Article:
Tuesday, October 27, 2009

A New Take on Gershwin

Janelle Gelfand, Cincinnati Enquirer, October 27, 2009


Tokyo Bunka Kaikan Concert Hall

The Cincinnati Symphony Orchestra performed its second concert of the tour in Tokyo’s Bunka Kaikan Concert Hall in the Ueno neighborhood. Tour soloist Krystian Zimerman joined for his first performance of the tour, in Gershwin’s “Rhapsody in Blue,” and Paavo Jarvi conducted Bernstein’s “Divertimento” and Rachmaninoff’s Symphony No. 1.

The hall, built in 1961, has excellent acoustics, and the orchestra’s strings sounded much richer, especially evident in the Rachmaninoff.

I found the Gershwin the most interesting interpretation of that work I’ve ever heard. It was partly genius and partly quirky, and I wished I’d had the opportunity to interview the Polish pianist about his inspirations. His touch and voicing of chords — on his own polished Steinway grand — were stunning, and I love the way he brought out the inner voices, or made a bluesy inflection here or there.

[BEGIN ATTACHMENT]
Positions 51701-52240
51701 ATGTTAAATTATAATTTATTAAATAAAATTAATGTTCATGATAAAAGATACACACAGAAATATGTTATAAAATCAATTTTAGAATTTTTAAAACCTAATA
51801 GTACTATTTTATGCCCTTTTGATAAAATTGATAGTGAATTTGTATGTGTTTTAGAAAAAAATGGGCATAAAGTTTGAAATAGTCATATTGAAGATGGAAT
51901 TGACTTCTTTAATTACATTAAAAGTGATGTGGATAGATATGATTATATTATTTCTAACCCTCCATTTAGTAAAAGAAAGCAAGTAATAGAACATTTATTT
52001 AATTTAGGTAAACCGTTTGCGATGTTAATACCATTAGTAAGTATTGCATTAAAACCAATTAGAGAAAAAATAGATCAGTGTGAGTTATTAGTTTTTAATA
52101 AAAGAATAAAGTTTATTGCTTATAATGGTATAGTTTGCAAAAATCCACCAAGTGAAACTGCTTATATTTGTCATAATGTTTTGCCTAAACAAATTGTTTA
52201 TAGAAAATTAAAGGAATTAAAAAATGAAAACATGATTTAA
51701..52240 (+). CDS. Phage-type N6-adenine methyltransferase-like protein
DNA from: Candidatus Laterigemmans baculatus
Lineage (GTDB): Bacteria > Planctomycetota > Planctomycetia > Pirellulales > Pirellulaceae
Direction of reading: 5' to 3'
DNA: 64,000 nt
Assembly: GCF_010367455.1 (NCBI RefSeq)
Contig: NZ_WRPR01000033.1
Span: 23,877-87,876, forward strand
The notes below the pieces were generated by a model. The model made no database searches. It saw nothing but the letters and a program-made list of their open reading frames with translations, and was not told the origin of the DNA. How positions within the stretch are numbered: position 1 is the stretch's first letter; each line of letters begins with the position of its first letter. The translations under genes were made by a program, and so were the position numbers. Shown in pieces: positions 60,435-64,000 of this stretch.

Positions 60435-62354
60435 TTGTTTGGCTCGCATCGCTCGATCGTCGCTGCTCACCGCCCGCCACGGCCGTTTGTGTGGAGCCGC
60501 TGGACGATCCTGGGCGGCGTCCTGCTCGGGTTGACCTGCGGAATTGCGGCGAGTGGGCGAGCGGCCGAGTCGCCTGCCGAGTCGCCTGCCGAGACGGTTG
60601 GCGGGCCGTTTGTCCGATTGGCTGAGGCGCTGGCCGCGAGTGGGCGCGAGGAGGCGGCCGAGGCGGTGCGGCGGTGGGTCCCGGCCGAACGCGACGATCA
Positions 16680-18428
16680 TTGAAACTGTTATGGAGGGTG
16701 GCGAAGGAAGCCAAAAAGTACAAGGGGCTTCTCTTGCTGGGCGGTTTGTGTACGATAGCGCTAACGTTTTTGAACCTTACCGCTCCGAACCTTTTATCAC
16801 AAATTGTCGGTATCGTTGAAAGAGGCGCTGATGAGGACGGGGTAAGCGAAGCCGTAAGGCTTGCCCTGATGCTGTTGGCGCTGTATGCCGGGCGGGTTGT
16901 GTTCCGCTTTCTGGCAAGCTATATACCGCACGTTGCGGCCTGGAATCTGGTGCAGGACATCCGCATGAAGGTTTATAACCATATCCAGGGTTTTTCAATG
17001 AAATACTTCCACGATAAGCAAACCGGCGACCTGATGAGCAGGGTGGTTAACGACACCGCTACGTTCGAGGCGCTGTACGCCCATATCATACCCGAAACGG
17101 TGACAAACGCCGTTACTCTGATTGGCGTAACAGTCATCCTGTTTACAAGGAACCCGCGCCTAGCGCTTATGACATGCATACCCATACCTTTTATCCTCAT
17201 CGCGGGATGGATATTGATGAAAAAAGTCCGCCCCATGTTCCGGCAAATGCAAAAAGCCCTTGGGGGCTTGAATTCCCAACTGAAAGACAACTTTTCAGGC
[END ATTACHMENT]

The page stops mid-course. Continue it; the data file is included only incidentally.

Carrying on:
Then there would be a frenzied section, with propulsive runs that landed on wrong notes. He sometimes added a grace note or two, and also a keyboard-spanning glissando. The slow, jazzy bass theme played in the right hand was so slow it lost momentum. But some of his view sounded wonderfully spontaneous, and may have fit the jazz idiom better than most of the homogenized versions we hear.

He also appeared to be having fun, as did Jarvi and the orchestra. The pianist swiveled on his bench to hear Richie Hawley perform his famous opening “smear,” and what a smear it was. With Hawley’s superb contributions heard prominently throughout, I felt it was almost a mini double-concerto at times. And Jarvi never missed a beat.

The Rachmaninoff was sheer joy in this acoustic space. The strings shone, from the bass depth — something that was missing in last night’s hall — to the sweet sound of the cello section under principal cellist Ilya Finkelshteyn.

The crowd — which packed the 2300-seat hall — wouldn’t let Jarvi and the orchestra leave until they had played two encores. With those — and at least 15 minutes of clapping and cheering — the concert ended a half hour later.

Subway art: on the Ginza Line


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